After the year that we experienced in 2020, ‘predicting’ anything about the future should probably come with a large disclaimer. 2020 separated the leaders from those just paying lip service to trendy terms like agile, flexible, digital transformation, pivot as well as the ‘new normal’.
Last year was indeed tough however the optimists among us realised early on that the COVID-19 pandemic – as well as associated lockdowns – should be viewed as the ultimate opportunity to accelerate a company’s digital transformation.
Increasingly, a digital strategy is becoming the only strategy that is worth having in a business. The impact of the coronavirus has also influenced just about every single one of our expectations around what is digitally possible, with our recent learnings prompting us to think very differently about our strategic planning for 2021 and beyond. And it’s very exciting.
The Drivers Of Digital Transformation: Three Exponential Laws
In the last few decades, digital technology has progressed exponentially, disrupting lives globally in previously unimaginable ways. And there are three laws, all exponential in mathematical-nature, that explain this progress and rapid growth.
Moore’s Law Or The Law Of Processing Power
This law says that every 18 months, our computers will have twice as much power to process information. We are able to achieve this by increasing the number of transistors in chips, change the way we design chips from 2D to 3D, change the material we use to make chips from silicone to graphite, or move towards using quantum computing.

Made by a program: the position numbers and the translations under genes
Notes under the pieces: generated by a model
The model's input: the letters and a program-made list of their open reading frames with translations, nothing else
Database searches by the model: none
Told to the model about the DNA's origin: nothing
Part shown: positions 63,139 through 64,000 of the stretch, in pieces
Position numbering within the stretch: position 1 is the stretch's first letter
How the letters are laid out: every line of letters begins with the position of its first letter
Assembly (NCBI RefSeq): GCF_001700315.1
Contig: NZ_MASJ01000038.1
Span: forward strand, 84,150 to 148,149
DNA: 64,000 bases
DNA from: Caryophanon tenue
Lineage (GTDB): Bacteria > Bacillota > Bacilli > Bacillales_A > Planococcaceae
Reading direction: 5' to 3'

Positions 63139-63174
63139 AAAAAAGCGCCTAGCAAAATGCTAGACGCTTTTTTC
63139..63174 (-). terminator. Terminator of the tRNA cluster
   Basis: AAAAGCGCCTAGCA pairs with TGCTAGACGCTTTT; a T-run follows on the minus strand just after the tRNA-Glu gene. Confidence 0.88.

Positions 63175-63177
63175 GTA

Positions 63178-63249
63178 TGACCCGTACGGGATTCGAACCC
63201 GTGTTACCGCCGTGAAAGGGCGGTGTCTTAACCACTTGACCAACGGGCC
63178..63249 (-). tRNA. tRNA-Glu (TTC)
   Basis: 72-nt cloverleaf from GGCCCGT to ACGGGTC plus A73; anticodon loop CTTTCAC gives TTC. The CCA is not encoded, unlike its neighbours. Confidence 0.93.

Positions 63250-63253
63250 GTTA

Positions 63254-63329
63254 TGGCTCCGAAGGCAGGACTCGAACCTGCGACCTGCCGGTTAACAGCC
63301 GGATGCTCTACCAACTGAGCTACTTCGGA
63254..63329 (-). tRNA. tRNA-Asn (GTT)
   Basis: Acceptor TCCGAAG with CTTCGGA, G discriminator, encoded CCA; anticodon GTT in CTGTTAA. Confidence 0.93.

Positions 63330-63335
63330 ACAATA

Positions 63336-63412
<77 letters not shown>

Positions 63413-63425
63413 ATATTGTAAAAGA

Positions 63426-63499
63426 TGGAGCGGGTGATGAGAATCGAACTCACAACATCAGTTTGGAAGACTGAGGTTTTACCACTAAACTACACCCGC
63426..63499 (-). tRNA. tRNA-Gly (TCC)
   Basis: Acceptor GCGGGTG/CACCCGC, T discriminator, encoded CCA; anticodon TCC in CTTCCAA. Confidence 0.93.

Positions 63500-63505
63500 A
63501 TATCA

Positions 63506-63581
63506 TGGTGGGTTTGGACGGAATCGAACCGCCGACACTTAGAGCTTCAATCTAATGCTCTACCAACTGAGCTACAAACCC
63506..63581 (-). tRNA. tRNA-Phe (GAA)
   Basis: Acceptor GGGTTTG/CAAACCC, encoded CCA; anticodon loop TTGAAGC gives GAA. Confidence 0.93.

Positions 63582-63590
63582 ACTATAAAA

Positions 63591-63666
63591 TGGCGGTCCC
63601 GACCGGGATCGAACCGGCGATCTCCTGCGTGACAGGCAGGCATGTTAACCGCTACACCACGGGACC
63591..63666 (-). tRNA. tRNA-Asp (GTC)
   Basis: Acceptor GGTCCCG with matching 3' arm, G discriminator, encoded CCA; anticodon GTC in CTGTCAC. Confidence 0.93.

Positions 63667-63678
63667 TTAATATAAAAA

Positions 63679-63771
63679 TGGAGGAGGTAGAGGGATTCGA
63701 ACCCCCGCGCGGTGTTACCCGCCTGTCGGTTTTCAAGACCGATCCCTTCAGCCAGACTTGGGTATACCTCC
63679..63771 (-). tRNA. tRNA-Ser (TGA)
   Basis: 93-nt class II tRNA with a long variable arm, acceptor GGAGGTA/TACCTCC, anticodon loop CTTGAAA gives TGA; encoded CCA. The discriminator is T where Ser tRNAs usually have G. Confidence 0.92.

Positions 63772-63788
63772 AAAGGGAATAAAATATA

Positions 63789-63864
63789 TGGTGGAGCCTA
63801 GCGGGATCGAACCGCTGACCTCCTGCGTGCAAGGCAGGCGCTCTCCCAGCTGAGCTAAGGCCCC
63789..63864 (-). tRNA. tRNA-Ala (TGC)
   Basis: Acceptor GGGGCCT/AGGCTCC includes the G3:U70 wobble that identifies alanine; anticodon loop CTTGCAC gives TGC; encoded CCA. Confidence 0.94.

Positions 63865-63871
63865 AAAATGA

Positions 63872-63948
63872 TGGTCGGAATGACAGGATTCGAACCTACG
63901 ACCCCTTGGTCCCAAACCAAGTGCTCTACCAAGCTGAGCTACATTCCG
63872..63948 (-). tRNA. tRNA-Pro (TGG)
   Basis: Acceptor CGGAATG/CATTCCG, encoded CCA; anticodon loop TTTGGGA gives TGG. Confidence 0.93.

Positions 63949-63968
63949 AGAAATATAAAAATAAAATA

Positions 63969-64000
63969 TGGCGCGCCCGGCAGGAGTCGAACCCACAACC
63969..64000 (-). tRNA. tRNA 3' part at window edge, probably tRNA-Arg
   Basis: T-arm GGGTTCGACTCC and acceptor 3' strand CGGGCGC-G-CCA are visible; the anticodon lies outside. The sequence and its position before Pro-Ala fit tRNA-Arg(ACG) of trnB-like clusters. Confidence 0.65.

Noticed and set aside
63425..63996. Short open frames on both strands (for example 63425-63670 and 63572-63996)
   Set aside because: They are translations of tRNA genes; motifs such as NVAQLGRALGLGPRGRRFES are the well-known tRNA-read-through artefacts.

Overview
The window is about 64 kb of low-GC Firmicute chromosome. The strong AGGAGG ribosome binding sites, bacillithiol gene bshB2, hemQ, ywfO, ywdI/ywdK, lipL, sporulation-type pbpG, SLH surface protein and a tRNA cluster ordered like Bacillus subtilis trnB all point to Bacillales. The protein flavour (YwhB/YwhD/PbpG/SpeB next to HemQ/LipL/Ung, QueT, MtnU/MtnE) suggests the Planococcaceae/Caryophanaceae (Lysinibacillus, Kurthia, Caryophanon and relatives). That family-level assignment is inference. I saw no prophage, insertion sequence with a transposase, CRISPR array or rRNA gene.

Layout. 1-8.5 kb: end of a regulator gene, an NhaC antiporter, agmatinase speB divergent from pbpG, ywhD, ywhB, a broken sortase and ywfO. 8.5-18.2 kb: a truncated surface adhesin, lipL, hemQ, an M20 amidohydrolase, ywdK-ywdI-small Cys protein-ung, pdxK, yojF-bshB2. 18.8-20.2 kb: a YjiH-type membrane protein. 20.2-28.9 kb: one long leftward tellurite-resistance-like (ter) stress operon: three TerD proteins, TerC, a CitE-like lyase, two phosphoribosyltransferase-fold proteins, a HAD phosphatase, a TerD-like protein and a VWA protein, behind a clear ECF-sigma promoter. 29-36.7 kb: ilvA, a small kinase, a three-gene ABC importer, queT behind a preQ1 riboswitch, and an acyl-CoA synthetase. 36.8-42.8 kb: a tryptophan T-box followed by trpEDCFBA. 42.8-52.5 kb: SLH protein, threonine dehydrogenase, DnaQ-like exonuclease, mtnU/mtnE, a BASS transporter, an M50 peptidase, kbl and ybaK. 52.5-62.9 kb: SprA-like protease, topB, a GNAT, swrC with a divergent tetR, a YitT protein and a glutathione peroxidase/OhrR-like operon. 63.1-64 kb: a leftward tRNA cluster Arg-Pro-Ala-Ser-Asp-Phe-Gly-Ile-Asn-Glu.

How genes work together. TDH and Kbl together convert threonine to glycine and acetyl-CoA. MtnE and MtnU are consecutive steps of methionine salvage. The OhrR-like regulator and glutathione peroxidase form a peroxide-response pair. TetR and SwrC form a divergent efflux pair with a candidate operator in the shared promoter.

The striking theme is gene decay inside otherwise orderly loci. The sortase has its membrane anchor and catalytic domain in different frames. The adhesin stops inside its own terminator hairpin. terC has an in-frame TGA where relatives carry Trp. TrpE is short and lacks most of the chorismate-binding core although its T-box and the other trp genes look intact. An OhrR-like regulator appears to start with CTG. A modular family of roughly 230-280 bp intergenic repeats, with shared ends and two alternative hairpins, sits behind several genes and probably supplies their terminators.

Butter’s Law Or The Law Of Communication
This law states that the amount of data communicated through a single optical fibre doubles every nine months. There’s a variant of this law for other sorts of communication media, whether it be a wireline like ADSL, VDSL or wireless such as 3G, LTE and more recently, 5G.
Kryder’s Law Or The Law Of Storage
This law states that the amount of data stored per centimetre square of a hard drive will double every 13 months. The trend has recently slowed down to double every 16 or 17 months but remains faster than Moore’s law.
How Digital Transformation Works
At many businesses, the debate regarding whether to pursue a digital transformation strategy has ended in favour of great change. Now a new C-suite discussion is taking place: the best way of making digital transformation happen before it’s too late. Time is running out..
Throwing money at the problem of digital transformation isn’t likely to help as some digital initiatives generate attractive returns while others don’t. This means that companies need to target their efforts and investments carefully which calls for CEOs to make tough decisions about how to change their organisations. It also calls for them to lead the process of transformation while other C-suite executives manage day-to-day efforts.
In practice, this means overhauling how the business works in order to create a new operating model that runs on digital technologies and capabilities. Modernising IT is one particularly critical, and oftentimes misunderstood part of digital transformation because it enables enterprises to accelerate innovation and performance improvement.
Other essential transformation tasks include building a digital culture and developing capabilities that allow for deeper integration with both internal and external systems.
If you are trying to get your head around the necessity of digital transformation then you need to do our Digital Transformation Course. For more information, please follow this link.
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